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Democrats urge Obama to fast-track LNG terminals

By   /   May 20, 2014  /   No Comments

By Rob Nikolewski │ New Mexico Watchdog

SANTA FE, N.M.  — U.S. Sen. Tom Udall, D-New Mexico, normally enjoys strong support from environmentalists in his home state.

BACKING LNG EXPORTS: Sen. Tom Udall, D-New Mexico, joined four other Senate Democrats urging the Obama administration to quicken the pace for liquefied natural gas exports.

BACKING LNG EXPORTS: Sen. Tom Udall, D-New Mexico, joined four other Senate Democrats urging the Obama administration to quicken the pace for liquefied natural gas exports.

But conservation groups are not happy with a recent letter Udall and four other Senate Democrats sent to President Obama urging the administration fast-track development of liquefied natural gas terminals.

“This is terrible,” said Eleanor Bravo, southwest senior organizer for Food and Water Watch New Mexico, “We are very disappointed.”

In the two-page letter, Udall, along with his cousin, U.S. Sen. Mark Udall, D-Colo., U.S. Mary Landrieu, D-La., U.S. Mark Begich, D-Alaska, and U.S. Heidi Heitkamp, D-N.D., complained about what they said is the Energy Department’s slow pace of reviewing applications for LNG export terminals, which would ship U.S.-produced natural gas to foreign markets.

“We strongly believe that the export of LNG can help the United States strengthen global energy security while generating significant economic benefits domestically in an environmentally responsible way,” the letter said.

“Anything that can allow for a more open energy market I think will be good for New Mexico,” said Wally Drangmeister, communications director for the New Mexico Oil and Gas Association.

He said it was a “pleasant surprise” to hear about the letter.

New Mexico is home to the San Juan Basin, one of the world’s richest natural gas deposits. In recent years, flat prices have kept down the pace of drilling in the region.

“I’m a supporter of a national renewable electricity standard and strong standards on natural gas development to protect New Mexico’s environment,” Udall said in an email to New Mexico Watchdog. “But natural gas is an increasingly important part of a ‘do it all, do it right’ energy strategy with fewer emissions than coal or oil. It’s also an important industry in New Mexico, which provides jobs and energy to our communities, along with revenue for schools and state services.”

A recent study by the New Mexico Legislative Finance Committee estimated that a 10-cent increase in the price of natural gas translates into a $10 million boost to the state’s general fund.

A federal permit has been given a conditional OK for a LNG facility on the coast of Oregon, but dozens of other proposed plants aimed at shipping to overseas customers, especially Asia, are on hold from the Energy Department.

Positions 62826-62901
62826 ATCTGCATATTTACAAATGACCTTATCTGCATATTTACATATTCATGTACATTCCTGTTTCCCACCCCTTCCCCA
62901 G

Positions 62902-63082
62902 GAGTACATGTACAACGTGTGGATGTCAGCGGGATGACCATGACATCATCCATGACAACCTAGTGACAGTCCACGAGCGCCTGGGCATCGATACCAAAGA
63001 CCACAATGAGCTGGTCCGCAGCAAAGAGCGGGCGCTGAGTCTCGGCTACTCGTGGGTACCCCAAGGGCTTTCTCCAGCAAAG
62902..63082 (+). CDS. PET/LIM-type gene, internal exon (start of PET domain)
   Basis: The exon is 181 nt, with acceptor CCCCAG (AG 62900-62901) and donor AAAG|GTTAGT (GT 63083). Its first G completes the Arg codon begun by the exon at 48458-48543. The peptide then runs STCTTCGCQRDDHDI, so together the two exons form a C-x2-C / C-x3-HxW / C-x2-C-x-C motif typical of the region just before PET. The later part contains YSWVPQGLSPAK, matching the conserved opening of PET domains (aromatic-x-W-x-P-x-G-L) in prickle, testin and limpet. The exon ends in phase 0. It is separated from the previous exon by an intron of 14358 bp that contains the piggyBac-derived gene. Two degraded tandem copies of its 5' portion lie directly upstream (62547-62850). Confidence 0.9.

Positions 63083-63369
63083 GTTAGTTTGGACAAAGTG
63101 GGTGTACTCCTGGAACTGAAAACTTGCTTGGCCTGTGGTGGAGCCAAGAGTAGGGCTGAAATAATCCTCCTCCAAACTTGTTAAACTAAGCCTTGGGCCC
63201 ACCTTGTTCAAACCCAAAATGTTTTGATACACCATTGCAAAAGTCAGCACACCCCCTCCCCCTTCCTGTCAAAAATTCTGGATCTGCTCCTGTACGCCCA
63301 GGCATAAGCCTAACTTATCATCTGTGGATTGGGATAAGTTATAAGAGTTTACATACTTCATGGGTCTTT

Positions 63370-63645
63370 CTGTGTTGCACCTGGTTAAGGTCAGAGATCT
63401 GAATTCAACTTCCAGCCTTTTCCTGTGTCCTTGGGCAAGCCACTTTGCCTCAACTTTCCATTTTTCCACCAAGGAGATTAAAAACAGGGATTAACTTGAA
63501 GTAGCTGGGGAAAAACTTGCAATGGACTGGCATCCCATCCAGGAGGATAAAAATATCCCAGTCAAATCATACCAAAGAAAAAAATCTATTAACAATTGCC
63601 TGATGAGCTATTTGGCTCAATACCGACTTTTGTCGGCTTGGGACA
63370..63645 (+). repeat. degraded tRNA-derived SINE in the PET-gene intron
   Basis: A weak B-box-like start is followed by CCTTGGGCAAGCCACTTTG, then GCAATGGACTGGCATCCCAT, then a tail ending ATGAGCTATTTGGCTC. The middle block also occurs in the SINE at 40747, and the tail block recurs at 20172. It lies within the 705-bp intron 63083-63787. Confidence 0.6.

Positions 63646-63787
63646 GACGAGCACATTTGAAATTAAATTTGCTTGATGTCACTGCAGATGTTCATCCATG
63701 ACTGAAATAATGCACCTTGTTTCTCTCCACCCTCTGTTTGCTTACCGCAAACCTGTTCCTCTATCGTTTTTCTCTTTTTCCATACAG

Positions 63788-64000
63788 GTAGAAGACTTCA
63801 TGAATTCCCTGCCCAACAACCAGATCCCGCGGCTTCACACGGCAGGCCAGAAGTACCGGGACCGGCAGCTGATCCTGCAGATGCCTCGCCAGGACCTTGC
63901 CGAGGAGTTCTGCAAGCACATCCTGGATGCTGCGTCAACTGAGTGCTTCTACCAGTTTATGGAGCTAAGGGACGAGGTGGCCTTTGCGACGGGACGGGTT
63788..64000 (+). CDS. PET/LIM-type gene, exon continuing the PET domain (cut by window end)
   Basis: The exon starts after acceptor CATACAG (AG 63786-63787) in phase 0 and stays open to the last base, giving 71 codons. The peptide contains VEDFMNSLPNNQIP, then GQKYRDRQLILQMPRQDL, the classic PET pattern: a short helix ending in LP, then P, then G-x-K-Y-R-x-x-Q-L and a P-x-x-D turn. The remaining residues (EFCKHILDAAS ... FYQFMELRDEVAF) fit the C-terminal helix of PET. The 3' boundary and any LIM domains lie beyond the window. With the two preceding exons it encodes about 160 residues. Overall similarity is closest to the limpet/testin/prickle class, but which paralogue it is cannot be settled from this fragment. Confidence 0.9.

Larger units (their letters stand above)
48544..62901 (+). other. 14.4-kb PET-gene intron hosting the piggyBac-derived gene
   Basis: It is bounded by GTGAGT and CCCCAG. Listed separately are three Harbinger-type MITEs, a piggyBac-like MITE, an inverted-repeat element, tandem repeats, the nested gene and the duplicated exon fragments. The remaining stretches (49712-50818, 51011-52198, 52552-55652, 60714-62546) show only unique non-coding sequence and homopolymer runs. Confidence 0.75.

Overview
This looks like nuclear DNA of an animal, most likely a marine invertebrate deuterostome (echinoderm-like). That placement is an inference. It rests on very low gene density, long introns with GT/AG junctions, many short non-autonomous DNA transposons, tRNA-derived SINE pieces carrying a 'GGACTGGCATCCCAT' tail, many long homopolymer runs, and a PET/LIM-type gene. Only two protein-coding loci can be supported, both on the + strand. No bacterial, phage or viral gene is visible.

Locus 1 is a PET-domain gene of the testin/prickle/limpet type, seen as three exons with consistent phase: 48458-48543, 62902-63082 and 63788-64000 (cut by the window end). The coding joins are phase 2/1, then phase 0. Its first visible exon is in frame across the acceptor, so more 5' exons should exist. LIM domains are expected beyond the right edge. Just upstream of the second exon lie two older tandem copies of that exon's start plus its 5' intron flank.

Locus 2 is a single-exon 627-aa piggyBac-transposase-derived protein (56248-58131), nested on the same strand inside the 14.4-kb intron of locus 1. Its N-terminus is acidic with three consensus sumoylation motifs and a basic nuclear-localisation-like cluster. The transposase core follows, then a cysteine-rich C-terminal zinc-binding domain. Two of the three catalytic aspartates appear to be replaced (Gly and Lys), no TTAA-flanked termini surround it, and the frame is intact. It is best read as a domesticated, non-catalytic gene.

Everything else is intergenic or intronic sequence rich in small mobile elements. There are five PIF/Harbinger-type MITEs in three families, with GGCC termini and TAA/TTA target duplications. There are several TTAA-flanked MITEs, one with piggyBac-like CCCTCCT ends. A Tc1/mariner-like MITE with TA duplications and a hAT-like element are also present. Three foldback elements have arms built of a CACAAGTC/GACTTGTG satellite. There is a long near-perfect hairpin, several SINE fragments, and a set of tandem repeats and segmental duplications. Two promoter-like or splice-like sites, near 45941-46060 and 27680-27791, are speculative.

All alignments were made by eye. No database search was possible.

The letter also mentioned that LNG exports can act as a counterweight against Russia, which has been accused of using natural gas as a weapon against Ukraine and NATO nations in Europe, who are heavily reliant on energy from Russia.

“Even before the crisis in Ukraine, I’ve been pushing the administration to remove unnecessary obstacles to LNG exports in order to increase our allies energy security and to encourage the use of cleaner-burning fuel,” Udall said in his email.

That doesn’t sit well with Bravo, whose group is opposed to hydraulic fracturing, or fracking, which is used to extract oil and gas from below the surface.

Natural gas is “as dirty as coal when you take it into its total picture,” Bravo said. “And when you’re shipping it across the Pacific, you’re increasing the carbon footprint. And if we encourage these countries to use fossil fuels, they will delay their transition over to renewables.”

“Modern industrial societies require energy to operate, and they’ll get that energy from somewhere,” Drangmeister said. “The key is, we can be a part of that … The United States’ greenhouse gas production has gone down dramatically recently and that’s because of natural gas use” that burns much cleaner than coal.

Four of the five Democrats who signed the letter to Obama are up for re-election this fall.

In his email to New Mexico Watchdog,  Tom Udall did not respond to a question about whether the pending election had any bearing on his decision to sign the letter.

In November, Udall will take on either David Clements or Allen Weh, who face each other in the Republican primary June 3.

Contact Rob Nikolewski at rnikolewski@watchdog.org and follow him on Twitter @robnikolewski

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Rob Nikolewski is the National Energy Corrrespondent for Watchdog.org. He is based in Santa Fe, N.M. Contact him at rnikolewski@watchdog.org and follow him on Twitter @NMWatchdog.

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